The rite of baptism, a symbolic act signifying sincere repentance as well as a desire to be spiritually cleansed in order to receive the Christ, was so strongly emphasized by John that people began to call him “the baptizer.” The Scriptures tell us of the day when Jesus joined the group of those who wished to receive baptism at John’s hands. John knew Jesus for the Messiah they had so long expected, and at first excused himself as unworthy. Then, in obedience to Jesus, he acquiesced and baptized Him. Although sinless, Jesus chose to be baptized in order to identify Himself with the human lot. And when He arose from the waters of the Jordan, where the rite was performed, “the heavens opened and the Spirit as a dove descended. And there came a voice from the heavens, Thou art my beloved Son, in Thee I am well pleased” (Mark i, 11).
John’s life now rushes on towards its tragic end. In the fifteenth year of the reign of the Roman emperor, Tiberias Caesar, Herod Antipas was the provincial governor or tetrarch of a subdivision of Palestine which included Galilee and Peraea, a district lying east of the Jordan. In the course of John’s preaching, he had denounced in unmeasured terms the immorality of Herod’s petty court, and had even boldly upbraided Herod to his face for his defiance of old Jewish law, especially in having taken to himself the wife of his half-brother, Philip. This woman, the dissolute Herodias, was also Herod’s niece. Herod feared and reverenced John, knowing him to be a holy man, and he followed his advice in many matters; but he could not endure having his private life castigated. Herodias stimulated his anger by lies and artifices. His resentment at length got the better of his judgment and he had John cast into the fortress of Machaerus, near the Dead Sea. When Jesus heard of this, and knew that some of His disciples had gone to see John, He spoke thus of him: “What went you to see? A prophet? Yea, I say to you, and more than a prophet. This is he of whom it is written: Behold I send my angel before thy face, who shall prepare thy way before thee. For I say to you, amongst those that are born of women there is not a greater prophet than John the Baptist” (Matthew xi, 10-12).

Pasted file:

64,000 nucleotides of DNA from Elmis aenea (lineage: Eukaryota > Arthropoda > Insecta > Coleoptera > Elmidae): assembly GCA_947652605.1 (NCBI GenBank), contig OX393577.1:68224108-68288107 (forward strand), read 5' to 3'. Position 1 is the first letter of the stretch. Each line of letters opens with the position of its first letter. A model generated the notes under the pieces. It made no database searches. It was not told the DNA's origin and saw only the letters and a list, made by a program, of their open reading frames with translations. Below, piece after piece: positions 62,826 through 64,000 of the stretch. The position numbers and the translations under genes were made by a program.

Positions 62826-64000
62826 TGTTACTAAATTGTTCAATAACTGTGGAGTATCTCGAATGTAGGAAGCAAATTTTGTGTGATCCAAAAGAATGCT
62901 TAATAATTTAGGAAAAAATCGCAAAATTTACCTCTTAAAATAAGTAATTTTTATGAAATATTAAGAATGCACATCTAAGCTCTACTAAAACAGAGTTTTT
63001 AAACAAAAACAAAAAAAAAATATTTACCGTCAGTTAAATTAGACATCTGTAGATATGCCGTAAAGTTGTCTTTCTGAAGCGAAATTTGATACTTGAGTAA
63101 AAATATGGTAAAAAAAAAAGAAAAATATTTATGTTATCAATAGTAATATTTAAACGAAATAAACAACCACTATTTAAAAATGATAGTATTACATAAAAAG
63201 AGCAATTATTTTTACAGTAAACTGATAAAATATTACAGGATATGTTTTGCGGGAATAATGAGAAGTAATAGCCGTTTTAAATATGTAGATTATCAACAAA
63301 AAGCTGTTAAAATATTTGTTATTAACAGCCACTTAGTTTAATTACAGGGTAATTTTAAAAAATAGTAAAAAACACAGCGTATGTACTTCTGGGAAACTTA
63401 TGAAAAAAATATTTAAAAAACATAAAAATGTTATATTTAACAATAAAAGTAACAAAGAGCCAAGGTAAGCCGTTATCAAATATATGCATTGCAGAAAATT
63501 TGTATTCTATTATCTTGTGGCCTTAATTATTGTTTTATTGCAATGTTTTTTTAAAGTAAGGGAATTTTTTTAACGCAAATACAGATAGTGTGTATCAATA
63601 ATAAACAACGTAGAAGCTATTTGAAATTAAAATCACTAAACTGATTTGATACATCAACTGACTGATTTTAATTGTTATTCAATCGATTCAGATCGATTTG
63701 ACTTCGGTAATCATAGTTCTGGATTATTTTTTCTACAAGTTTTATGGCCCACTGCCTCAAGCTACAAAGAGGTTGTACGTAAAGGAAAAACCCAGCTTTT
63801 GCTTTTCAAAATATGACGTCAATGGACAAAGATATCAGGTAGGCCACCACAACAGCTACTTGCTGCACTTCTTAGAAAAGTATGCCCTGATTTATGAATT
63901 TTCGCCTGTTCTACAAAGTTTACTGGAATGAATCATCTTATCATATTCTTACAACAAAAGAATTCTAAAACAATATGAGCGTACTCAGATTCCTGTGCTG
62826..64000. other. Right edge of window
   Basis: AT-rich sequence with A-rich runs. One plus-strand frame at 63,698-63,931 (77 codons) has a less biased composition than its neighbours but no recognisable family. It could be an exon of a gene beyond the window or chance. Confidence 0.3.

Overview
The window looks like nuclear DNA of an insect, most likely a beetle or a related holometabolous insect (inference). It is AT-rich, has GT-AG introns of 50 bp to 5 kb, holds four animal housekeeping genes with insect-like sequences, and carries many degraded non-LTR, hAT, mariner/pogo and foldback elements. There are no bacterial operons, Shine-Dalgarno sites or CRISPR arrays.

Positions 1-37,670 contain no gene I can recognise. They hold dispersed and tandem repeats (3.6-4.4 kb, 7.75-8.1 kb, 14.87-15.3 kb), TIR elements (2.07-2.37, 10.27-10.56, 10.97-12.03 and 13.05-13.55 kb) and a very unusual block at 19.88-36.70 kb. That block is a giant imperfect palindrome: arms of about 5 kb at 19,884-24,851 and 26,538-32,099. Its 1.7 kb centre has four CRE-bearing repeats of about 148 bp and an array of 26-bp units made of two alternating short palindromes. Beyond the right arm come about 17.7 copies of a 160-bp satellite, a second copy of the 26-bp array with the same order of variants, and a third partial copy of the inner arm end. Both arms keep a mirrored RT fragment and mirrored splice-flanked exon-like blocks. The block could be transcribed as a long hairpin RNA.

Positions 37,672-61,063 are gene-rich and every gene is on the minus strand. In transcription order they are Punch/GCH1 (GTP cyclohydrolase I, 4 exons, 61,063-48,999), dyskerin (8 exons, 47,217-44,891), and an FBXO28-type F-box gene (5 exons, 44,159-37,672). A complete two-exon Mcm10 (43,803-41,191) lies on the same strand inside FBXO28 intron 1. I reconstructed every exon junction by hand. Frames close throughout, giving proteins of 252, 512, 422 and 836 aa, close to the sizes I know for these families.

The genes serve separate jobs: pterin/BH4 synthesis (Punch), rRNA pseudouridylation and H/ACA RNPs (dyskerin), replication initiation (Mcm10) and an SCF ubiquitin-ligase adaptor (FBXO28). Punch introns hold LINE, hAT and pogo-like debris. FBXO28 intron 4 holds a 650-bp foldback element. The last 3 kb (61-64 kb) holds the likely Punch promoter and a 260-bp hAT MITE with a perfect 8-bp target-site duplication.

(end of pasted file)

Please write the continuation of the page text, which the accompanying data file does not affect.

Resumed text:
Herodias never ceased plotting against the life of John, who was not silenced even by prison walls. His followers now became even more turbulent. To Herodias soon came the opportunity she had long sought to put an end to the trouble-maker. On Herod’s birthday he gave a feast for the chief men of that region. In Matthew xiv, Mark vi, and Luke ix, we are given parallel accounts of this infamous occasion which was to culminate in John’s death. At the feast, Salome, fourteen-year-old daughter of Herodias by her lawful husband, pleased Herod and his guests so much by her dancing that Herod promised on oath to give her anything that it was in his power to give, even though it should amount to half his kingdom. Salome, acting under the direction and influence of her wicked mother, answered that she wished to have the head of John the Baptist, presented to her on a platter. Such a horrible request shocked and unnerved Herod. Still, he had given his word and was afraid to break it. So, with no legal formalities whatever, he dispatched a soldier to the prison with orders to behead the prisoner and return with it immediately. This was quickly done, and the cruel girl did not hesitate to accept the dish with its dreadful offering and give it to her mother. John’s brief ministry was thus terminated by a monstrous crime. There was great sadness among the people who had hearkened to him, and when the disciples of Jesus heard the news of John’s death, they came and took the body and laid it reverently in a tomb. Jesus, with some of his disciples, retired “to a desert place apart,” to mourn.
The Jewish historian Josephus, giving further testimony of John’s holiness, writes: “He was indeed a man endued with all virtue, who exhorted the Jews to the practice of justice towards men and piety towards God; and also to baptism, preaching that they would become acceptable to God if they renounced their sins, and to the cleanness of their bodies added purity of soul.” Thus Jews and Christians unite in reverence and love for this prophet-saint whose life is an incomparable example of both humility and courage.”
[From ‘Lives of the Saints’]
In summing up: “St. John the Baptist was uncompromising in his attitude towards sin, condemned fearlessly his incredulous and adulterous generation, and accepted martyrdom rather than flatter or condone the vices of the rich and the mighty.” (Excerpted from commentary for the Readings in the Extraordinary Form.)